It’s been a rare moment that Ben Affleck’s involvement in the DC Extended Universe hasn’t seen controversy of some kind. The initial outrage from his casting as Batman in Batman v Superman: Dawn of Justice subsided momentarily when his performance was one of the most positively received aspects of the movie, generating a lot of hype for the planned Ben Affleck written, directed, starred, and produced Batman stand-alone, but hype for the project was not enough to ensure smooth sailing.
The rumors started at the end of 2016 when Affleck expressed that he had no desire to direct a “mediocre” Batman movie. Many people took that as a sign that he was losing passion for the project, with whispers beginning that he wouldn’t end up directing it. That sentiment was only encouraged a few weeks later when Affleck said in an interview that the solo Batman movie was “not a set thing” and that he wouldn’t do it if it didn’t come together as a great movie. At the same time, Affleck said the film was “good and going” and that they were still working on the script and “ahead of the curve” and “excited” about it.
Things came to a boiling point right after the release of his personal project, Live by Night, an experience that appears to have been a big eye-opener for Affleck. It was the biggest budget movie he’d ever directed, it was a movie Affleck had worked on extensively between his DCEU commitments, and because of hype for The Batman, Affleck saw the press tour for his passion project hijacked by questions in search of some sort of scoop on his DCEU involvement, leading Affleck to conclude that working on The Batman was “going to be the most pressure, the most stress I have ever experienced in my professional life.” While he claimed he was more than prepared to “embrace that pressure,” he became more outspoken about the obstacles he foresaw when it came to serving as both the director and lead actor, saying “Chief among the challenges of [directing] Batman, will be finding a suit that’s more comfortable.”
Overall, it seems like Affleck learned a lot from this situation. Plans for him to helm his own Batman project were in the work since he came on as Batman, so his time working with Zack Snyder on Batman v Superman was a big learning experience about helming a film of that scale – it was the biggest project he’d acted in to date. Then Live by Night, the project he was juggling alongside his DCEU pressures, saw negative reviews and a major loss at the box office, and he decided something needed to change. He promised he wouldn’t make a mediocre Batman movie, and he thought that might be the result if he continued to bite off more than he could chew between the writing, directing, acting, alongside his role as a producer.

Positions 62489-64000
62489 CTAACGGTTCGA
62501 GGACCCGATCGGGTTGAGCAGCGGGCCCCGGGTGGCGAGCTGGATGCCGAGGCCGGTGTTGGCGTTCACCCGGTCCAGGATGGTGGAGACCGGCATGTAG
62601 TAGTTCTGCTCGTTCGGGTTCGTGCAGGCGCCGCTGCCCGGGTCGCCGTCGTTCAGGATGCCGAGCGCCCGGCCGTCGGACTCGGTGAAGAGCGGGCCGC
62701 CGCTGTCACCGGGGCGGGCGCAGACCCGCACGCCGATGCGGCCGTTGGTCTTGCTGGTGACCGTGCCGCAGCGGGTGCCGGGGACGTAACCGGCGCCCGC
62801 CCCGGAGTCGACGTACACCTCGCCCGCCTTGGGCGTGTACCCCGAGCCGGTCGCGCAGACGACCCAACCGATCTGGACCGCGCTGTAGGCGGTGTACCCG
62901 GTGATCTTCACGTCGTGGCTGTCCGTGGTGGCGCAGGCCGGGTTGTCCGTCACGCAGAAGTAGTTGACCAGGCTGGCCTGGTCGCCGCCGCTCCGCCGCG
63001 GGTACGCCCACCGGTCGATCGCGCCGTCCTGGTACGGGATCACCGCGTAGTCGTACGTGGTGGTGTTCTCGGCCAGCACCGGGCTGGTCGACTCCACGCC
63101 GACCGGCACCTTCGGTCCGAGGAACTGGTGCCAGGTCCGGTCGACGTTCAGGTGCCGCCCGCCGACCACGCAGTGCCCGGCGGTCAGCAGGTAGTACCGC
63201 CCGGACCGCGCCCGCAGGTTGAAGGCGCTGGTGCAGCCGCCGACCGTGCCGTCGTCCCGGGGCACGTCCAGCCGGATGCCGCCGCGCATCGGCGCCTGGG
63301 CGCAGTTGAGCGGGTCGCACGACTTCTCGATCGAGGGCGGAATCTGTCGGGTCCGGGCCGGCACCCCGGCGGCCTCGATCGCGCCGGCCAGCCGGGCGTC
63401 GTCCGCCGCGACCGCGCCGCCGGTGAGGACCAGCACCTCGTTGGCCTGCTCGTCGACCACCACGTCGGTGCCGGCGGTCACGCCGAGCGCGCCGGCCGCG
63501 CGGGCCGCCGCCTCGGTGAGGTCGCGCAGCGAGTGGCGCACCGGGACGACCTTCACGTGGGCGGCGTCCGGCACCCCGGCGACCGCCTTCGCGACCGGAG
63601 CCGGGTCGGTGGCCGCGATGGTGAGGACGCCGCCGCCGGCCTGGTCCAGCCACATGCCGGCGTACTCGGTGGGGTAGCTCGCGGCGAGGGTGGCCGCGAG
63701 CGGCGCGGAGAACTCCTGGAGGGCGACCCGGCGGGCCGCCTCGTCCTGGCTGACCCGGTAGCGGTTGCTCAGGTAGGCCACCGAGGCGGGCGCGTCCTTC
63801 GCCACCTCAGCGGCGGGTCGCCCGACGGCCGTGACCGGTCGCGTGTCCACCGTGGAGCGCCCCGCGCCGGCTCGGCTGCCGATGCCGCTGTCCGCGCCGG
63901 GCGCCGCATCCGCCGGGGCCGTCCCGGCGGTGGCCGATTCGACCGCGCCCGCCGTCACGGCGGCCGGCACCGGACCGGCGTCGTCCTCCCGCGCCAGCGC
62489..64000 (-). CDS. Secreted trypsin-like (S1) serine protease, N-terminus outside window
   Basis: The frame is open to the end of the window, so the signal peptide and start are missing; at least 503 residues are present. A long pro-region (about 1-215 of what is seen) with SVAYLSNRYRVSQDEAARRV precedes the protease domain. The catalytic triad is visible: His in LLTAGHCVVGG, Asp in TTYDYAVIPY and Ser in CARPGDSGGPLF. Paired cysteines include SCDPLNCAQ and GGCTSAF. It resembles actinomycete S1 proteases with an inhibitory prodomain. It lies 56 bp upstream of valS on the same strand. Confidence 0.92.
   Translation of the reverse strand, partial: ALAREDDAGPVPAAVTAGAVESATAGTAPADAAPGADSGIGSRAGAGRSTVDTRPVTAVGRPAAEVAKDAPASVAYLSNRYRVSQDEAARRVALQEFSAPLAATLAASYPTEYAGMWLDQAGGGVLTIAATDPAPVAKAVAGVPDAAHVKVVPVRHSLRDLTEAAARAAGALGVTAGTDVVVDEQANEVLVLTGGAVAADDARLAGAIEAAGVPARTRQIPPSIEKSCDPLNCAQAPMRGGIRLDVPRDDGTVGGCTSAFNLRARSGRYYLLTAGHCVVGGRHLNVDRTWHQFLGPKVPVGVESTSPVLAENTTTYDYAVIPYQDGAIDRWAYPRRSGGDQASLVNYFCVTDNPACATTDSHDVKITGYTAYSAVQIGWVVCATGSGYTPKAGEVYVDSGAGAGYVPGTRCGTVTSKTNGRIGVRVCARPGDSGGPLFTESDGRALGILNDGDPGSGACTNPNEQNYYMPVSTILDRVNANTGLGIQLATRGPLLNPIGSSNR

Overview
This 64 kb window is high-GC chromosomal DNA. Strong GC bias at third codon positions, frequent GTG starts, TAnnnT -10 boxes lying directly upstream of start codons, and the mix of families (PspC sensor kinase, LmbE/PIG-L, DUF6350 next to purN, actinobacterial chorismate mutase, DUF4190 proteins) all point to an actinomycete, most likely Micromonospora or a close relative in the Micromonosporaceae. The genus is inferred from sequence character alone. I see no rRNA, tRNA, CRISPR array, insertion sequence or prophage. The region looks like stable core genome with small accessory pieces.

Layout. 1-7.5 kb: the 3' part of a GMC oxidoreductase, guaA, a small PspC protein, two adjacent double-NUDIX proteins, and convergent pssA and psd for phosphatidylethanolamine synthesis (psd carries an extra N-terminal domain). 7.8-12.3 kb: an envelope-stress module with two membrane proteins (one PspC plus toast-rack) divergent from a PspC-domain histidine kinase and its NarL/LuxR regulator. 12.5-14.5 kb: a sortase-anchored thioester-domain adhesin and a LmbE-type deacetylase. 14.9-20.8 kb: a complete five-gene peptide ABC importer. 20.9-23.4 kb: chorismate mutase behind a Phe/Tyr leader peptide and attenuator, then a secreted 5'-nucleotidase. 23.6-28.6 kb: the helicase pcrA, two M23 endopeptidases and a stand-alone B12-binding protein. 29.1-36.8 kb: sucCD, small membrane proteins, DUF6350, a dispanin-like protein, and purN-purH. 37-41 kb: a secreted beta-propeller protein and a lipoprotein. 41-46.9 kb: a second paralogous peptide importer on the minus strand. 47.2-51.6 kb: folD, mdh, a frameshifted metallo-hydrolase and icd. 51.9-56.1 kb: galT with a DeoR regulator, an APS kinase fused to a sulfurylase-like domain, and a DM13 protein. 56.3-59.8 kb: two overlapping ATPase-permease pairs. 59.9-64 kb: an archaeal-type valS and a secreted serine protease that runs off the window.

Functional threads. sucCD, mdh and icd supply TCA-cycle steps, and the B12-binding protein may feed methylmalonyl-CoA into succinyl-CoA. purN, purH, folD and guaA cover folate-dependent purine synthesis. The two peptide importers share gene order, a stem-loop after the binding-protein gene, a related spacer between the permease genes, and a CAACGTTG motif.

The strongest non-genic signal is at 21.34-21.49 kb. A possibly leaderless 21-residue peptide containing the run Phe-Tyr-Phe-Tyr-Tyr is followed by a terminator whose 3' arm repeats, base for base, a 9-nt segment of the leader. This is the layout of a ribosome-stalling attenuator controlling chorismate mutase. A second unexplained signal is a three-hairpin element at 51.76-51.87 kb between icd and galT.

Soon enough, it was announced that Ben Affleck was stepping down as director of The Batman, and he issued a statement as the producer, saying he would seek a “partner in a director who will collaborate with me on this massive film.” Fans wouldn’t have to wait long before Matt Reeves joined the fold with a warm welcome from Affleck. During that time a rumor popped up stating Affleck had a desire to get out of his commitment to portray Batman in the DCEU, but Ben’s position in the film was re-affirmed with Reeves’ confirmation as director, along with the news that Reeves had negotiated for complete creative control of The Batman when he came on.
Due to his commitment on War for the Planet of the Apes, Reeves wasn’t able to get to work on The Batman right away as he was still a number of months from the movie’s release. During that time, it was also reported that the script was being re-written, a rumor that was later corroborated by Matt Reeves when he said they were “starting over”. This could be for a variety of reasons, but considering he has complete creative control and negotiated a trilogy of Batman movies, it only makes sense that he’d want to move forward with his own story, regardless of how good Ben Affleck’s was.
This finally brings us to just before Comic-Con this year, when yet another massive rumor was dropped, once again claiming that Affleck wouldn’t be playing Batman long, this time saying the studio wanted to “gracefully” phase him out of the role. This rumor was adamantly denied by Affleck during the Hall H panel at Comic-Con, but the allegations persisted, specifically statements that Affleck’s age (he is 44) and the condition of his body would soon become physical barriers to him continuing the role, and are still a point of concern for many people – even though it has absolutely no bearing on his ability to play the part.
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